A NerdWallet analysis of a recent survey of people who drive for companies such as Uber and Lyft has found that it’s the rideshare drivers — not passengers or other drivers — who could face the most financial risk in an accident.
According to the SherpaShare survey of 1,022 rideshare drivers, 77% haven’t purchased additional ridesharing insurance coverage beyond what’s offered by Uber and Lyft. The companies offer coverage of up to $1 million in an accident, but only when drivers have a passenger in the car or are headed to pick up a rider.
When a driver is waiting for a fare, that coverage drops to a maximum of $100,000 per accident to cover liability for injuries. Still, this is often double the amount of liability coverage carried by the average U.S. driver, says Robert Passmore, assistant vice president of personal lines policy at Property Casualty Insurers Association of America.
To put rideshare insurance coverage in perspective, only two states, Alaska and Maine, require all drivers to carry at least $100,000 in liability coverage per accident, matching the minimum that Uber and Lyft provide. Other states require less — as little as $30,000 per accident in some places.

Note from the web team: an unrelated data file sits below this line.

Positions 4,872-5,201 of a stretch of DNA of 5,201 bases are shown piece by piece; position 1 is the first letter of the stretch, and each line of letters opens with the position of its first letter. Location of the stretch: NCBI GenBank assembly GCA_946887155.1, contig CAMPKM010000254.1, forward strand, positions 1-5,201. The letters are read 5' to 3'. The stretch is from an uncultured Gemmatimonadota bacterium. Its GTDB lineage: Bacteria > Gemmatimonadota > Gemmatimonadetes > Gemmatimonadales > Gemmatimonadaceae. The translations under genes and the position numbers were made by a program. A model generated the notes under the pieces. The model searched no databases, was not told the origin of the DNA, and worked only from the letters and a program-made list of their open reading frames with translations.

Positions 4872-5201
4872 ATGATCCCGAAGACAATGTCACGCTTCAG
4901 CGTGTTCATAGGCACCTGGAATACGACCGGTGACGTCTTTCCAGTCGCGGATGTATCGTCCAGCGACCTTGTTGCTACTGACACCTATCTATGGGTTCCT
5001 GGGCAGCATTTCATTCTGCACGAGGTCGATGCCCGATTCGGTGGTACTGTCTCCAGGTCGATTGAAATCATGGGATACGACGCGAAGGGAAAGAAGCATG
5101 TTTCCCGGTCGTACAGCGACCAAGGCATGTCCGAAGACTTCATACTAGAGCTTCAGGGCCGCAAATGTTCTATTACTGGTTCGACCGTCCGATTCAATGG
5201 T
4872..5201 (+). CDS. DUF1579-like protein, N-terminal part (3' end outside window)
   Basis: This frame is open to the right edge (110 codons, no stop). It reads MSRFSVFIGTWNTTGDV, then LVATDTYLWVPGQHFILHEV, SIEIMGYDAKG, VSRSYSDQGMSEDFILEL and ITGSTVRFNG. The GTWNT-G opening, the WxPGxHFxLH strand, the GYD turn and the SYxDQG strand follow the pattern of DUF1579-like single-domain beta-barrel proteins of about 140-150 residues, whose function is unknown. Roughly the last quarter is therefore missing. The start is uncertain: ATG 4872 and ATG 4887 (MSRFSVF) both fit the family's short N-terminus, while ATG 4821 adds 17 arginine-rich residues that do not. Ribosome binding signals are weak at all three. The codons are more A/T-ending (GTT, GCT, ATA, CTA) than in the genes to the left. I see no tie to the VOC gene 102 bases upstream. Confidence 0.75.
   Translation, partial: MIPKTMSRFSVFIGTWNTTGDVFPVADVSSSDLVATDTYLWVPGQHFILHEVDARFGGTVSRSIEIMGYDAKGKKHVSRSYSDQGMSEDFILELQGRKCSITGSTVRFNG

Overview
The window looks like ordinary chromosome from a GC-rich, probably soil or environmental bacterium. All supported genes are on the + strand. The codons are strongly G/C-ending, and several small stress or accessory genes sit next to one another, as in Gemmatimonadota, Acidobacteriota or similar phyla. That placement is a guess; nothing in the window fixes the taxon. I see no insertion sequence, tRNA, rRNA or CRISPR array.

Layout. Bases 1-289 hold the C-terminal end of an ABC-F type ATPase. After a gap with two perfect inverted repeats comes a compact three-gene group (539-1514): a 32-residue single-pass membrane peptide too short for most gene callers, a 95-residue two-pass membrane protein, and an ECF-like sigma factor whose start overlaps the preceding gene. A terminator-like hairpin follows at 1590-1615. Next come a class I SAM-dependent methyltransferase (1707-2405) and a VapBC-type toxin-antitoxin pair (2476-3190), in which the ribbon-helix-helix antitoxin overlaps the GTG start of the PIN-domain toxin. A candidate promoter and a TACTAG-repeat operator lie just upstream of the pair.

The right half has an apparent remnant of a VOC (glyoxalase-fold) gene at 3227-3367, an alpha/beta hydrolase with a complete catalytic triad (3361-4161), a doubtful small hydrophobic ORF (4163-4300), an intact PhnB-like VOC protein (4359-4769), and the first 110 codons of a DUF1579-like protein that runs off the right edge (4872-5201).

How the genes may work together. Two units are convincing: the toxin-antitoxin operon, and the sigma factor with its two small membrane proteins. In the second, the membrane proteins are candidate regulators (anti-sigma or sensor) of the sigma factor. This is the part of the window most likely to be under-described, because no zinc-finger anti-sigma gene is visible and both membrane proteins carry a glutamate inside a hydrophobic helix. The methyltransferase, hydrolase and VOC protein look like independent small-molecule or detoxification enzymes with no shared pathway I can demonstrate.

Meanwhile, at least 12% of all U.S. drivers go without any insurance coverage at all, according to the Insurance Research Council.
In most cases, if you’re in an accident where the other driver is at fault, you are better positioned to be compensated for injuries and damages if that other person is a rideshare driver. And depending on the state and accident, you may be able to sue the rideshare company for damages beyond the policy cap.
Uninsured or underinsured coverage
To make sure you’re adequately covered in any accident, evaluate your own policy. It’s a good idea to carry coverage in case of accidents with uninsured or underinsured motorists, and some states require it. You can tap your UM or UIM coverage for expenses that go beyond the coverage of at-fault driver policies.
“The best way to protect yourself is to make sure you have high UIM coverage,” says personal injury attorney Patrick Salvi II.
Risk to the rideshare driver
The risks of rideshare drivers going without additional insurance coverage is largely theirs alone. According to the survey, 31% of those without additional coverage said they were comfortable with the policy limits provided by Uber and Lyft, while 40% indicated they would be shopping for extra coverage in the next three months.
Rideshare drivers might not realize that if they get into an accident while waiting for a call, neither Uber nor Lyft will cover damage to the driver’s vehicle. And some insurance companies might balk at paying if they weren’t aware of their customer’s rideshare driving.
NerdWallet, a personal finance website, analyzed the data from SherpaShare, an app that helps 50,000 rideshare drivers track mileage, earnings and expenses. The survey of 1,022 SherpaShare users was conducted Jan. 26-Feb. 9, 2016, through the app and company blog.
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